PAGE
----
6. Total Employer Payroll Taxes: The sum of all the calculated taxes is the total amount of employer payroll taxes.

Note that this is a simplified overview of how to calculate payroll taxes. Always consult tax professionals to ensure accuracy and compliance with federal and local tax laws.

What are the penalties for not paying payroll taxes?

If you fail to fulfill your obligation regarding payroll taxes, the IRS will impose penalties. Below are the main penalties that can be imposed:

  1. Failure to deposit: If payroll taxes are not deposited on time, a penalty can be imposed, ranging from 2% to 15% of the unpaid tax, depending on the number of days the payment is late.
  2. Failure to file: If you don’t file payroll tax forms on time, a penalty can be imposed, usually 5% to 25% of the unpaid tax for each month or part of a month that a return is late.
  3. Trust fund recovery: If you withhold payroll taxes from employees but fail to remit them to the tax authorities, you may incur a penalty equal to 100% of the unpaid payroll taxes.
  4. Penalty for misclassification of employees: If you misclassify employees as independent contractors, penalties can include 1.5% of the wages, 40% of the FICA taxes not withheld from the employee, and 100% of the matching FICA taxes the employer should have paid.

How can I ensure I am compliant with payroll tax laws?

Here are some steps you can take to ensure you are compliant with payroll tax laws:

  1. Understand the laws: The first step to compliance is understanding your obligations as stipulated in payroll tax laws at both the state and federal levels.
  2. Keep accurate records: Always maintain accurate and updated records of all your employees’ income, deductions, and tax payments. These will come in handy for calculating payroll taxes accurately and providing documentation in case of an IRS audit.
  3. Use reliable payroll software: This will help automate the calculation, withholding, and payment of payroll taxes, reducing the instances of human error.
  4. Consult with a tax professional: If you are unsure of anything regarding payroll tax laws, consult a tax or legal professional to provide tailored solutions for your business. You can also hire a part-time CFO to handle your payroll taxes. 

What are some tips for reducing my payroll tax liability?

Here are some strategies that may help you reduce payroll tax liability:

  1. Form an S Corporation: If your business qualifies, forming an S Corporation can help limit payroll tax obligations – only the salary paid to the employee-owner is subject to employment tax.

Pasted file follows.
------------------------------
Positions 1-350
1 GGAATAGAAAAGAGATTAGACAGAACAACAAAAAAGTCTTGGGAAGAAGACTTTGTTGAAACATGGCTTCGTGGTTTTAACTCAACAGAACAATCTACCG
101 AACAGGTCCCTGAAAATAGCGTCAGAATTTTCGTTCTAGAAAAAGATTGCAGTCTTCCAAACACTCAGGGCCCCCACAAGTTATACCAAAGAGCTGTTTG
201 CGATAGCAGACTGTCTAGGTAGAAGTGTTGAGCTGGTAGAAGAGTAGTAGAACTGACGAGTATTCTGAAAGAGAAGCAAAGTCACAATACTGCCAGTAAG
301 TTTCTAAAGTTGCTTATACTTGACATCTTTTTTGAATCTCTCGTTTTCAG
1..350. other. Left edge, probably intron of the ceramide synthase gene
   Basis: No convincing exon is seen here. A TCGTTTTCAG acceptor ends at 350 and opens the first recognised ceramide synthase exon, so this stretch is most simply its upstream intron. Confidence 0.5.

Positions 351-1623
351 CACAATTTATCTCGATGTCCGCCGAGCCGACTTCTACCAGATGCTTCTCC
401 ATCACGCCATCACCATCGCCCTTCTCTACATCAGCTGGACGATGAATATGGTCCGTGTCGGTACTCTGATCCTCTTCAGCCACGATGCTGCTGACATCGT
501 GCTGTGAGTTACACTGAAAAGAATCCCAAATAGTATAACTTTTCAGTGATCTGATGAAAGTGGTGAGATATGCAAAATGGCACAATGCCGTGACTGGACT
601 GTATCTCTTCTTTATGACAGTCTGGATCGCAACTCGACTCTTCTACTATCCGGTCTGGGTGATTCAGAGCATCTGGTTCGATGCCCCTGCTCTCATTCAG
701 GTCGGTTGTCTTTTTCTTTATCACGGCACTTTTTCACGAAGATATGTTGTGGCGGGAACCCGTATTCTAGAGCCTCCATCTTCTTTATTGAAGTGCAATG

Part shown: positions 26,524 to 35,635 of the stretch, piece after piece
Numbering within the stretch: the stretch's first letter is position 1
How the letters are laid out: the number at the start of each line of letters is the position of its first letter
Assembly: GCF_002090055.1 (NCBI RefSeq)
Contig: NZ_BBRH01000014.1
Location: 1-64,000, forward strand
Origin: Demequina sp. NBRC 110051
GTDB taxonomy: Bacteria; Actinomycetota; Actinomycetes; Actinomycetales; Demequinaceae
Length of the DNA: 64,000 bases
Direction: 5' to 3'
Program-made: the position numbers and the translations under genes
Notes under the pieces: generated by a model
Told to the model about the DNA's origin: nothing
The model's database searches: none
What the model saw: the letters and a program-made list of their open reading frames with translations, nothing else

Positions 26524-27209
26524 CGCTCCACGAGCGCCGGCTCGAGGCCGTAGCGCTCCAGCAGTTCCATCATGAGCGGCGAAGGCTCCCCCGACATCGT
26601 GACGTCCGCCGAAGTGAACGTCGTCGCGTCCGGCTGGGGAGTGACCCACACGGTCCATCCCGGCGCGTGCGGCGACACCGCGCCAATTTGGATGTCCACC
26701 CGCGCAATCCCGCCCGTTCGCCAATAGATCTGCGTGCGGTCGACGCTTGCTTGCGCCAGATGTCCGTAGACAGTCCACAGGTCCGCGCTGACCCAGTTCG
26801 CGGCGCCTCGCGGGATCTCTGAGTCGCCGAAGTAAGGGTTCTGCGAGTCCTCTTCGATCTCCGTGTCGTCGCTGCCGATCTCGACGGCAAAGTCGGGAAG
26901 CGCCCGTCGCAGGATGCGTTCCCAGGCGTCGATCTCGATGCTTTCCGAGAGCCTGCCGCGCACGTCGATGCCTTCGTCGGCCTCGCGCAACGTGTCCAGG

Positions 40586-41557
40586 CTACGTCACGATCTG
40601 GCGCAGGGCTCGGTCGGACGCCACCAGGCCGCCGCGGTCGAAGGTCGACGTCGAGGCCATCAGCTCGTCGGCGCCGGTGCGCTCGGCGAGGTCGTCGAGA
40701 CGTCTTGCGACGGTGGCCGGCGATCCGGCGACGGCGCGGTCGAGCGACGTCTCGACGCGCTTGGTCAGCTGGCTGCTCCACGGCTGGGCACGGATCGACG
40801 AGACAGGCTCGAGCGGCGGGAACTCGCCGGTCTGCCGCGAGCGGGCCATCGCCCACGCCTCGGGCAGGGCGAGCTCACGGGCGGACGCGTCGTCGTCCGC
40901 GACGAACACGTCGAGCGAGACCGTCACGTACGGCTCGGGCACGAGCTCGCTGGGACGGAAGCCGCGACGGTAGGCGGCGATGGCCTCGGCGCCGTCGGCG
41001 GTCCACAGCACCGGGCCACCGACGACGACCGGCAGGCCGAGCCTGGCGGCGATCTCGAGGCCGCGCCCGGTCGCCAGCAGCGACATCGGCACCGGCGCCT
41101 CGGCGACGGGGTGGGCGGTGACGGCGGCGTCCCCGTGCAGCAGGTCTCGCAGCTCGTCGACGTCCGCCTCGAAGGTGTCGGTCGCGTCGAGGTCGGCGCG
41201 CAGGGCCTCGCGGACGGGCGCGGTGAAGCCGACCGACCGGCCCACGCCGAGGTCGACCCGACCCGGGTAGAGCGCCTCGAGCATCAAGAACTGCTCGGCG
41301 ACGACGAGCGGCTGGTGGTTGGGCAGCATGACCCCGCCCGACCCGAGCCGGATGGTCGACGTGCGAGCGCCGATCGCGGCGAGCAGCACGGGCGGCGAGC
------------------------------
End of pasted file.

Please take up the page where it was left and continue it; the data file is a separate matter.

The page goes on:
2. Hire independent contractors: Unlike with employees, employers do not have to pay payroll taxes for independent contractors.
  3. Contribute to retirement accounts: Increasing your contributions to retirement accounts like 401(k) can reduce your taxable income.
  4. Use fringe benefits: Some fringe benefits like health benefits, educational assistance, etc. for employees are exempt from payroll taxes.
  5. Hire a payroll provider: Contracting services of a payroll provider can help ensure your business is compliant with all payroll tax laws and that you’re taking advantage of all eligible tax credits.

How can I automate my payroll tax process?

The two main components of payroll automation are:

  1. Find the appropriate automated payroll system that is suitable for your business.
  2. Integrate your business’ workflow with your automated payroll system to ensure your payroll process is streamlined and there’s no discrepancy in the data. 

When are payroll taxes due?

These are the due dates for the various forms you’ll use to file payroll taxes:

  1. Form 940: Used to report the annual Federal Unemployment Tax Act (FUTA) tax, is due on January 31 of the year following the year being reported.
  2. Form 941: Used to report income taxes, Social Security tax, or Medicare tax withheld from the employee’s paychecks, and the employer’s portion of Social Security or Medicare tax, is due by the last day of the month that follows the end of the quarter. The due dates are:
  • April 30 for the first quarter (January 1 to March 31)
  • July 31 for the second quarter (April 1 to June 30)
  • October 31 for the third quarter (July 1 to September 30)
  • January 31 for the fourth quarter (October 1 to December 31)
  1. Form 944: For employers who owe $1,000 or less in payroll taxes for the year, and is due on January 31 of the year following the year being reported.
  2. Form W-3, which is a transmittal form sent to the Social Security Administration (SSA) along with Copy A of all the Forms W-2 issued for the year, is used to report total earnings, Social Security wages, Medicare wages, and withholding for all employees for the previous year. It’s due on January 31 of the year following the year being reported.

How can I file my payroll taxes electronically?

The IRS provides two options for employers who want to e-file their payroll tax forms – submit the forms yourself, or use the authorized IRS e-file provider locator service to find a tax professional who can submit the payroll tax forms on your behalf.

What are the benefits of using a payroll service provider?

Below are some key benefits of using a payroll service provider in your business:

  1. Saves time: A payroll service provider can automate these tasks, freeing you to focus on other aspects of your business.
  2. Specialized expertise: They specialize in the complexities of payroll regulations and tax laws, ensuring full compliance with payroll tax laws.
  3. Automation of your payroll taxes: Most payroll service providers offer integration with other systems, such as human resources, and other workflows, providing a comprehensive solution for managing your employees.
  4. Scalability: When your business grows, the complexity of your payroll does too. A payroll service provider can easily scale with your business as the number of your employees increases.


As an employer, understanding payroll tax obligations isn’t just about ensuring your business is compliant with the tax laws, it’s also about contributing to the future welfare of your employees. That’s why we’ve comprehensively discussed the different types of payroll taxes, their rates, and how to calculate them in this guide.

However, remember that payroll tax laws are complex and may change frequently. That’s why it’s advisable to always consult tax professionals when filing your payroll taxes. At Manay CPA, we’re committed to helping you through the complexities of payroll taxes. So, whether you’re just starting out or are a seasoned business owner, our team will guide you every step of the way.

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Manay CPA is a reputable, full-service CPA firm based in Atlanta, Georgia. Founded in 2001, we provide comprehensive accounting and tax solutions to individuals and businesses across all 50 states.